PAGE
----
An opinion was beginning to form, and feed off itself, that I had written an attack on social justice, a defence of white privilege. In coming out against online shaming I was silencing marginalised voices – because online shaming is the only recourse of the marginalised, whereas the world automatically allows people like Justine [Sacco] to succeed. But I just couldn’t see how Justine’s shaming made anything better, given that her joke was intended to mock racism. What happened to Justine struck me as just another terrible thing happening in the world.I'm not against calling out. Calling a spade a spade is one of the perks of being part of a giant online platform that doesn't discriminate. Dogpiling and doxxing, however, should be treated as something far more dangerous and sinister, and not just an unfortunate side effect. What bothered me most about the Justine Sacco thing -- and for the record, because people tend to misunderstand criticizing the action taken with defending the act, I think what she tweeted was wrong and careless -- was the glee in which the online mob (headed by Gawker's Sam Biddle) had in "taking down the man." Um, Gawker is the man in this situation. But operating under moral imperative to right a wrong, it didn't matter.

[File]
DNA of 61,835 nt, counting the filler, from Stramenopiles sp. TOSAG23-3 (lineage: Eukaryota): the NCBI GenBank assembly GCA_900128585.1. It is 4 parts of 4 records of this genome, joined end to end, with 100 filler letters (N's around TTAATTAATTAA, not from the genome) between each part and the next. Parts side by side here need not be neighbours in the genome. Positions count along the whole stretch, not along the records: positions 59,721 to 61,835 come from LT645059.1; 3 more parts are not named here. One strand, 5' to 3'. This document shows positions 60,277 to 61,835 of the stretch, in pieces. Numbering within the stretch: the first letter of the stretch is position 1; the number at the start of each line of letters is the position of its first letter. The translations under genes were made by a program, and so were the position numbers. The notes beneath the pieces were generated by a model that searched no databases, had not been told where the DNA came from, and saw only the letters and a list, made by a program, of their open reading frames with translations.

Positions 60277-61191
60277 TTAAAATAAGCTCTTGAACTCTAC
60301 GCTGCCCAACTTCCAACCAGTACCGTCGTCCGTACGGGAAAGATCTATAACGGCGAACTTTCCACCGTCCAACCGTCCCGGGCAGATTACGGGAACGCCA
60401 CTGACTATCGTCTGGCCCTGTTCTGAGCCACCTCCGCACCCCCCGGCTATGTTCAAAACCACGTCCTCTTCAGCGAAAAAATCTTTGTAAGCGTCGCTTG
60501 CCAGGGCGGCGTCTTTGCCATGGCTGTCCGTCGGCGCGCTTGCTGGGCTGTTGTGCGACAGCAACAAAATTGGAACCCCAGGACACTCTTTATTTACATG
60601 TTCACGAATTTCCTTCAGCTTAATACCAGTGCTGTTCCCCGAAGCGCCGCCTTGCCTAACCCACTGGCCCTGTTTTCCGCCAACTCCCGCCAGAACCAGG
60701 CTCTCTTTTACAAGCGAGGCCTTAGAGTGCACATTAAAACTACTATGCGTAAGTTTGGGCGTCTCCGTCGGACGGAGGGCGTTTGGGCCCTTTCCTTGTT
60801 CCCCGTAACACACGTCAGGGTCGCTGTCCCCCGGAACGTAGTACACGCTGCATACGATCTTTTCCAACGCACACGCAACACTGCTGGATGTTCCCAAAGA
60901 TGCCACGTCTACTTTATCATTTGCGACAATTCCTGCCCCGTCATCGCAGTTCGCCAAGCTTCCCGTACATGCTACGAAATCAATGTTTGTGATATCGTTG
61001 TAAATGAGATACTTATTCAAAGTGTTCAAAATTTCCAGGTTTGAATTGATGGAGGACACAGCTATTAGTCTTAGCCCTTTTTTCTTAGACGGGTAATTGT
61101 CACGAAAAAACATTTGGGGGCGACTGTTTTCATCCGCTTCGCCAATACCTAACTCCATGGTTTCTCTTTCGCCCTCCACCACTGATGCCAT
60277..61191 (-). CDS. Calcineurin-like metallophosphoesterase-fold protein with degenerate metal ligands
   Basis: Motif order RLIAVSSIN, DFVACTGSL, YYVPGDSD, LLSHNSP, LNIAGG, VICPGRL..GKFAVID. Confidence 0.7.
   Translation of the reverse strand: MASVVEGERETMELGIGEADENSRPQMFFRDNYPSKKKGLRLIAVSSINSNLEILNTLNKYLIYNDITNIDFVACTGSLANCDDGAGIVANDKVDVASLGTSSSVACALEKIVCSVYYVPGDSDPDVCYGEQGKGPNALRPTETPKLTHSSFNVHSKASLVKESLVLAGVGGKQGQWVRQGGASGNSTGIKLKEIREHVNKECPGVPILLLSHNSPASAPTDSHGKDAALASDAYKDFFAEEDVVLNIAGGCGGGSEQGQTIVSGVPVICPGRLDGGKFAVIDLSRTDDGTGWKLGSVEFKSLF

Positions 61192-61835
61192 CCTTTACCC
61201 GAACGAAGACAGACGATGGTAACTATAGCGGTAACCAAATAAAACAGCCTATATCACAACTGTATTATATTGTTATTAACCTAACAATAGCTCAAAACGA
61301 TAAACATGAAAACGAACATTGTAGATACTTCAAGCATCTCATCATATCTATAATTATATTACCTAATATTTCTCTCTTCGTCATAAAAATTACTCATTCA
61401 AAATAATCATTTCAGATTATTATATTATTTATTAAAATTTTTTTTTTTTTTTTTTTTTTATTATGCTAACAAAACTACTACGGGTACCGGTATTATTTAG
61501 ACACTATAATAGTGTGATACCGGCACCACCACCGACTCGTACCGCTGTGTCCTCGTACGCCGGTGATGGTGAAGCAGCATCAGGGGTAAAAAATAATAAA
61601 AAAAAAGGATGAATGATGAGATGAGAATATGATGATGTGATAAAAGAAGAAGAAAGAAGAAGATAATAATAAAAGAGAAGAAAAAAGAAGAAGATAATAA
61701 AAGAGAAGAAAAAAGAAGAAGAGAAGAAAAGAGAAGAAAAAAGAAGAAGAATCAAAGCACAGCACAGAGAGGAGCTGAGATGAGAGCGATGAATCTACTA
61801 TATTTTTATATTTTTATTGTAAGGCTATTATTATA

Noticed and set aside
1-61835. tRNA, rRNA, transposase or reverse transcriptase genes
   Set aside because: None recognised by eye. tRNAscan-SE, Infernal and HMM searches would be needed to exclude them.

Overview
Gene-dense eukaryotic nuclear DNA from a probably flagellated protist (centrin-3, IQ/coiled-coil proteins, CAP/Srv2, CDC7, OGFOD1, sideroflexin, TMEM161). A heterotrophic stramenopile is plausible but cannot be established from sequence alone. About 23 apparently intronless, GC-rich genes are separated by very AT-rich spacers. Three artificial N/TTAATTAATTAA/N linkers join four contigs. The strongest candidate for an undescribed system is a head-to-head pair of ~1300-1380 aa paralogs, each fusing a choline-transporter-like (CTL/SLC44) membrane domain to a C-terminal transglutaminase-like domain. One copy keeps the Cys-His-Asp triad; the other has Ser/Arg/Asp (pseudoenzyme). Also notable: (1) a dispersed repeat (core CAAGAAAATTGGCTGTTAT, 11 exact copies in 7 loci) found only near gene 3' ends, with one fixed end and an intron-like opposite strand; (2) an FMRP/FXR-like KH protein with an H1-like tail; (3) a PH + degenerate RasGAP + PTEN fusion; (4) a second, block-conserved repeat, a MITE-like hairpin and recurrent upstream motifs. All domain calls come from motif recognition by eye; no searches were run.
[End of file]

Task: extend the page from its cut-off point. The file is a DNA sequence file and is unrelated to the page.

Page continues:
Tuesday, December 22, 2015
Jon Ronson on online shaming and being a victim of online shaming (for daring to talk about online shaming)
From The Guardian:
Posted by KP at 8:53 AM